In May 2008, SmartGene filed this action against ABL, seeking a declaratory judgment that, among other things, the two patents were ineligible for protection under section 101. ABL counterclaimed, asserting infringement of Claims 1 and 23 of both patents. To establish that an actual controversy existed between the parties, SmartGene's complaint identified a prior lawsuit by ABL against SmartGene, in which ABL's complaint alleged infringement of "at least claim 1 of each of the '786 and '988 Patents." J.A. 59. That earlier infringement action, filed in the Eastern District of Texas, had been dismissed for lack of personal jurisdiction before SmartGene initiated this declaratory-judgment action. The present case was stayed until September 2011 while the Patent and Trademark Office reexamined the '786 and '988 patents on prior-art, but not section 101, grounds. The PTO ultimately concluded that all of the patents' claims were patentable over the prior art presented during the reexaminations.
In December 2011, SmartGene moved for summary judgment that "all of the claims" of the '786 and '988 patents are ineligible for a patent under section 101. Mem. in Supp. of Partial Summ. J.at 1, SmartGene, Inc. v. Adv. Biological Labs, SA, No. 08-CV-0642 (D.D.C. Dec. 12, 2011), ECF 47. Expressly asserting that "for the purpose of the § 101 analysis, claim 1 of the '786 patent is representative of all of the claims of the patents-in-suit," SmartGene's motion limited its elaboration of its arguments for ineligibility to that claim. J.A. 381. In its responsive briefing opposing summary judgment, ABL never contested SmartGene's characterization of claim 1 of the '786 patent as representative of all claims of both patents. Opp. to Mot. for Partial Summ. J., SmartGene, No. 08-CV-0642 (D.D.C. Dec. 27, 2011), ECF 51. At the oral argument on the summary-judgment motion, ABL did argue that "system" claims require a different analysis from "method" claims. See J.A. 2789-91 ("[F]or a system claim, there is a little bit different analysis because claiming an actual system . . . makes it even less abstract because it's not just a method . . . it is even more intimately connected to the computer, as it is the system.").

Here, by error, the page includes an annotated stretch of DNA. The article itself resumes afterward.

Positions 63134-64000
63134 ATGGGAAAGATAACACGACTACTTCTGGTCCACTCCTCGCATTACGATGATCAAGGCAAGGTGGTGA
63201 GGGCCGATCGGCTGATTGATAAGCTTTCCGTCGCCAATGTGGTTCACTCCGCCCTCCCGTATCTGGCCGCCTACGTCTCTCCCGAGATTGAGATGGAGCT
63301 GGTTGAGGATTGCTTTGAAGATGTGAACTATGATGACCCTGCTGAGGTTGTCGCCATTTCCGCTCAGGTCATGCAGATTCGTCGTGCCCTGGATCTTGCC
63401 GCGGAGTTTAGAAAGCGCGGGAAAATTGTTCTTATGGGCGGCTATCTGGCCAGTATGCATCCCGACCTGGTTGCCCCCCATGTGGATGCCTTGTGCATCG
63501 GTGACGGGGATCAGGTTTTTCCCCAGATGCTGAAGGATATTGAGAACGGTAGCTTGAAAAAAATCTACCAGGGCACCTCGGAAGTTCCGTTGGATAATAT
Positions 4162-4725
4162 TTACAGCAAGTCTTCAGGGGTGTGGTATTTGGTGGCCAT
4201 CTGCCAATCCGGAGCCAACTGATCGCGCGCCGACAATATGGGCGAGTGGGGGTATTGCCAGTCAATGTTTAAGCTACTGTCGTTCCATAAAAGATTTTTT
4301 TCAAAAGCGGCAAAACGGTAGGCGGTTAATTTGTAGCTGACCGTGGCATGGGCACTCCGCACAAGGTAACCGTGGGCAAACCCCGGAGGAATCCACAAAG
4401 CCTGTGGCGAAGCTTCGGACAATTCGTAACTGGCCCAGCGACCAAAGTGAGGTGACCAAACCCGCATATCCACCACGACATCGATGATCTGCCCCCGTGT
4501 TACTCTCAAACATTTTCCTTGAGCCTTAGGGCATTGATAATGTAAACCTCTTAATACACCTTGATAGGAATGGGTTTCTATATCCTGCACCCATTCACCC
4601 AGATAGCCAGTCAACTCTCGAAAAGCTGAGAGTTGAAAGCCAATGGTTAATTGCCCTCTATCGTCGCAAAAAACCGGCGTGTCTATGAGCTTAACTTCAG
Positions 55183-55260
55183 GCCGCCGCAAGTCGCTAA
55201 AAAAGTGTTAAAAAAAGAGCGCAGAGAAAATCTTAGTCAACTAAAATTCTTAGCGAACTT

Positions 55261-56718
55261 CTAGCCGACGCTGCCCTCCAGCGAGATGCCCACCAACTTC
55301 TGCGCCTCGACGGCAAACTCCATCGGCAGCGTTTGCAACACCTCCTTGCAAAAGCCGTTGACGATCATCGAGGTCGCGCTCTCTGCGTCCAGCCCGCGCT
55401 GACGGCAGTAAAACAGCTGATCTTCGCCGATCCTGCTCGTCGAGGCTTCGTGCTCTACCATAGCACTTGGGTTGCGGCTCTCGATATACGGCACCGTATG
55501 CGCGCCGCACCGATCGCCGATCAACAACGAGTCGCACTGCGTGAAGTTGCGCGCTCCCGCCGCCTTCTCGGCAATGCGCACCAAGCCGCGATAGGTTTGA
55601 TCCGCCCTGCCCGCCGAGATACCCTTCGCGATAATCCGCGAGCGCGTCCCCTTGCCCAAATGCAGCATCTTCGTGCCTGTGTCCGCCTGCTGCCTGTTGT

Based on the failure of ABL's briefing to contest SmartGene's characterization of claim 1 of the '786 patent as representative of all claims, the district court found "that the differences between the various method and system claims within the patents-in-dispute are immaterial with respect to whether the patents constitute eligible subject matter under 35 U.S.C. § 101" and, therefore, analyzed only claim 1 of the '786 patent. SmartGene, Inc., 852 F. Supp. 2d at 45-46. The district court concluded that the claim does "no more than describe . . . an abstract mental process engaged in routinely, either entirely within a physician's mind, or potentially aided by other resources in the treatment of patients." Id. at 55. The court held claim 1 of the '786 patent, and hence all asserted claims, "invalid" under section 101. Id. at 66.
ABL moved for reconsideration. The court denied the motion. It again reiterated that ABL had not contested the representativeness of claim 1 of the '786 patent in its papers opposing summary judgment and, even at the argument on the motion, had not provided any reason for distinguishing other claims from that one. SmartGene, 915 F. Supp. 2d at 75-76.
ABL appeals. We have jurisdiction under 28 U.S.C. § 1295(a)(1).
Review of a grant of summary judgment is de novo. Ohio Willow Wood Co. v. Alps South, LLC, 735 F.3d 1333, 1341-42 (Fed. Cir. 2013). Patent eligibility under section 101 is an issue of law. Bancorp Servs., LLC v. Sun Life Assurance Co. of Can., 687 F.3d 1266, 1273 (Fed. Cir. 2012).
ABL contends that, even if claim 1 of the '786 patent is invalid, the district court erred in invalidating all claims of the two patents on that basis. Neither of ABL's arguments to support that contention has merit.